- It may be observed, therefore, that the proposal, although introducing further development into the area, also proposes works which will be of benefit in the event of flood. In particular, it will improve the flood immunity of Weekes Road and will provide a formal and lawful emergency access for the three allotments which currently are isolated when their Allard Close access is flooded.
- Mr Leighton’s first point was that a condition needs to be included ensuring that the proposal could not proceed without an emergency access and egress facility from the rear of the three allotments referred to through to the top of Weekes Road. That is in fact provided for in the draft conditions package. Condition 49(iv) requires provision of an access for flood emergency purposes, for both pedestrians and vehicles, over the common property of the development, to the three residences. Condition 25 requires the granting and maintenance of three separate access easements in favour of those lots and condition 10(f) requires the community management statement to provide for the grant (where not already granted) and maintenance of a flood emergency access easement to each of the three lots.
- Mr Leighton’s second concern was a preference for the Council to take responsibility for the provision of the access rather than it be left to the residents to obtain easement rights from the developer. I see no good reason why appropriate access cannot be provided by using an easement mechanism as provided for in the conditions. Those conditions can be enforced. The conditions require the provision and maintenance of the internal roads and flood emergency access easements in any event. It will be for the developer to provide the physical access. All that remains is the granting of the easements to confer the legal rights for the residents to use them. The conditions of approval require those easements to be offered and for the offer to remain open and for the easements to be offered for a nominal consideration. The conditions also require the maintenance of the access. There is no reason why those matters are not appropriately dealt with by way of conditions requiring easements rather than by a dedication of land to the Council as Mr Leighton would seem to prefer.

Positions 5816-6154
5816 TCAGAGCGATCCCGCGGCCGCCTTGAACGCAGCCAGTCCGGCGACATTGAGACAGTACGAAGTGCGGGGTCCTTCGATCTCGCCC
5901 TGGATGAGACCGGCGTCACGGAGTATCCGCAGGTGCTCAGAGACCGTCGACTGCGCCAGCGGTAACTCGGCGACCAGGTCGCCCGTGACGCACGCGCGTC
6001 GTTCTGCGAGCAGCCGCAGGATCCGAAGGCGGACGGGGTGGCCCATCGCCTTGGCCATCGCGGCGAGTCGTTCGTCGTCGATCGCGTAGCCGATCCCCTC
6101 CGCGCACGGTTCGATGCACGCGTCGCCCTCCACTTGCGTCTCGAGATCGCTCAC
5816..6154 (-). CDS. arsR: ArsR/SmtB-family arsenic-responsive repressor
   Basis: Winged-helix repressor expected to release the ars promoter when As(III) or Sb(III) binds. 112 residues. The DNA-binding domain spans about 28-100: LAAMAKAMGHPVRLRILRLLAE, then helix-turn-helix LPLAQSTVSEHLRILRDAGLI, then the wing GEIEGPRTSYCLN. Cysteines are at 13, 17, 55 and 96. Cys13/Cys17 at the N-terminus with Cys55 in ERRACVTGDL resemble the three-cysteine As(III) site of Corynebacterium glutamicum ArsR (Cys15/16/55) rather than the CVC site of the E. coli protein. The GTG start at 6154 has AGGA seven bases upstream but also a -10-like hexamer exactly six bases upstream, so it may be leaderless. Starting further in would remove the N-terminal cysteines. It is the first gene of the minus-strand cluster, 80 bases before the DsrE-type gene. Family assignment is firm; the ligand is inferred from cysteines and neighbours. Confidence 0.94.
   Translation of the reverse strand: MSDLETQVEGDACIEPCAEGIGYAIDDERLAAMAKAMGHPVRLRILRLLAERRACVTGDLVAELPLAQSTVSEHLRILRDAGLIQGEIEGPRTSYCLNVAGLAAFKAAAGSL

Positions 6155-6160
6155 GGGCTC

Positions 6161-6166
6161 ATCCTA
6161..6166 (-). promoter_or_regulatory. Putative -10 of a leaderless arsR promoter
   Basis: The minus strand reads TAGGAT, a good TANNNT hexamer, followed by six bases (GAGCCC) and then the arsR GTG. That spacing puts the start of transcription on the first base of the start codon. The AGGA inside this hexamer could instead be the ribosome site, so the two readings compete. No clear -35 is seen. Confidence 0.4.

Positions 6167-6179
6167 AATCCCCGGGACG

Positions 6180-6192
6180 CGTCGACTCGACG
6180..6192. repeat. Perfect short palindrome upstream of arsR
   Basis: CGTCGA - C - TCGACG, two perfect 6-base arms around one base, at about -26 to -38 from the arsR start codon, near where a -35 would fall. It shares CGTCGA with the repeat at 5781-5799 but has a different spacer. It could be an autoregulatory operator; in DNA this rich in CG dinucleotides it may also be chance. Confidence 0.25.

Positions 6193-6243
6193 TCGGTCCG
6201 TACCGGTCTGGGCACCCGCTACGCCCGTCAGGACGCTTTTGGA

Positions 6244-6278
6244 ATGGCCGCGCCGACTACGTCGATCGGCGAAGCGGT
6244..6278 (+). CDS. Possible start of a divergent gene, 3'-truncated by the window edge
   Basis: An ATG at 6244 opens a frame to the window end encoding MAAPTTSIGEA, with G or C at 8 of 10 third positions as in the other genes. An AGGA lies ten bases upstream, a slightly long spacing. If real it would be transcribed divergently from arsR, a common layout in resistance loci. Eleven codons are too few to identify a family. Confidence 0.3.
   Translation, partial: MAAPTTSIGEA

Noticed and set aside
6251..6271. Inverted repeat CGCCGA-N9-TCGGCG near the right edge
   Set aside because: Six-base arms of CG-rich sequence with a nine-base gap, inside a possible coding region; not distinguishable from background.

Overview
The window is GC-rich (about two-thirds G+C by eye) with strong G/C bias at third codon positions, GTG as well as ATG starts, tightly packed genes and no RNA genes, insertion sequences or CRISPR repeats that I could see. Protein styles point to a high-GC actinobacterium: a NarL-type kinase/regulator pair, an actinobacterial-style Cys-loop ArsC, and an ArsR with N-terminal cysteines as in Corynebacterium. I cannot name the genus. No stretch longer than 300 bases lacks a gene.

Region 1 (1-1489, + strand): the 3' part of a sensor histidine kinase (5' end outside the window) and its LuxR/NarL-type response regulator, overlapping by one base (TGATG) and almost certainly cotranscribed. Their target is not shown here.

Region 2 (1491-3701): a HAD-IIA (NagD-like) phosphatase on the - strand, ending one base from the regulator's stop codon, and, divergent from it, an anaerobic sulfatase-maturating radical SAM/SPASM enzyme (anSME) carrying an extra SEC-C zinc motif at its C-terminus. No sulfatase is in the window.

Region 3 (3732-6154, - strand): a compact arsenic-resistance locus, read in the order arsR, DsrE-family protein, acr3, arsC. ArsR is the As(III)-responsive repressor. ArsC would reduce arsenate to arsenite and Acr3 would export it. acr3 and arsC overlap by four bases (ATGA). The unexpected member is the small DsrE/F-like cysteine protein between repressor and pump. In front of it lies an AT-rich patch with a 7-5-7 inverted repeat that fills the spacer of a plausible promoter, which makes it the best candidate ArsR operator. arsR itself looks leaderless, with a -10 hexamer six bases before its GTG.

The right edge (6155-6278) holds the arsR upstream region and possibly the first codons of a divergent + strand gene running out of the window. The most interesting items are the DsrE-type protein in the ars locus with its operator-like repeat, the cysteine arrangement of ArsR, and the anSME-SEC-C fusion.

- Mr Leighton’s next concern was in relation to the content of the obligations under the easements. He again was concerned that it would be better for the Council to be responsible for making sure that the provisions were appropriate rather than those matters to be left to the residents. In particular, he wanted to ensure that the access was safe, uphill, unobstructed, fit for purpose, inextinguishable and free of cost to the residents.
- The access is, on the evidence of Mr Roads, uphill and otherwise fit for purpose. Condition 25(1) requires the terms of the access easement to include that access will be unimpeded and uninterrupted. The solicitors for the appellant, on the hearing, volunteered a further condition, that irrespective of the granting or otherwise of easements, that no gates or other obstructions are to be placed, preventing a vehicle or preventing access to or from the three residences over the common property identified as the access easement on the approved drawings. Insofar as cost is concerned, the conditions require the easements to be granted for nominal consideration. In the course of the hearing, I expressed the view that, since the conditions otherwise require the holder of the development permit to construct and maintain the works, that they should bear the cost of them, such that the terms of the easement should put the cost of maintenance on them, rather than the adjoining residents, and the appellant’s representative has accepted that.